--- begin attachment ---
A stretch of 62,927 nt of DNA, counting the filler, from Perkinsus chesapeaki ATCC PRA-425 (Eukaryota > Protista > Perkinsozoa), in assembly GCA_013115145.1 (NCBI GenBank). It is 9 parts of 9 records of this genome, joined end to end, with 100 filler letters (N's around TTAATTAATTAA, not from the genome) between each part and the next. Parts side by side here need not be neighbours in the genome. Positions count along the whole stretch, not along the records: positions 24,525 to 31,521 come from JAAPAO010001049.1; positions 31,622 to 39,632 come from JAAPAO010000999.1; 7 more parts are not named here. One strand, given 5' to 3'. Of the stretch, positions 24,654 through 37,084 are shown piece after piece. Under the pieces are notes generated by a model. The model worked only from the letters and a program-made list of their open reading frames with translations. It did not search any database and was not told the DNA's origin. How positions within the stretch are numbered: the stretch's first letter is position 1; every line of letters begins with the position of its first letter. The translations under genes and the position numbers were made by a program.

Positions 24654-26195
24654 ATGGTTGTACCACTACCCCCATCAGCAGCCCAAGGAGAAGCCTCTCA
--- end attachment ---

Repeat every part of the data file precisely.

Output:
A stretch of 62,927 nt of DNA, counting the filler, from Perkinsus chesapeaki ATCC PRA-425 (Eukaryota > Protista > Perkinsozoa), in assembly GCA_013115145.1 (NCBI GenBank). It is 9 parts of 9 records of this genome, joined end to end, with 100 filler letters (N's around TTAATTAATTAA, not from the genome) between each part and the next. Parts side by side here need not be neighbours in the genome. Positions count along the whole stretch, not along the records: positions 24,525 to 31,521 come from JAAPAO010001049.1; positions 31,622 to 39,632 come from JAAPAO010000999.1; 7 more parts are not named here. One strand, given 5' to 3'. Of the stretch, positions 24,654 through 37,084 are shown piece after piece. Under the pieces are notes generated by a model. The model worked only from the letters and a program-made list of their open reading frames with translations. It did not search any database and was not told the DNA's origin. How positions within the stretch are numbered: the stretch's first letter is position 1; every line of letters begins with the position of its first letter. The translations under genes and the position numbers were made by a program.

Positions 24654-26195
24654 ATGGTTGTACCACTACCCCCATCAGCAGCCCAAGGAGAAGCCTCTCA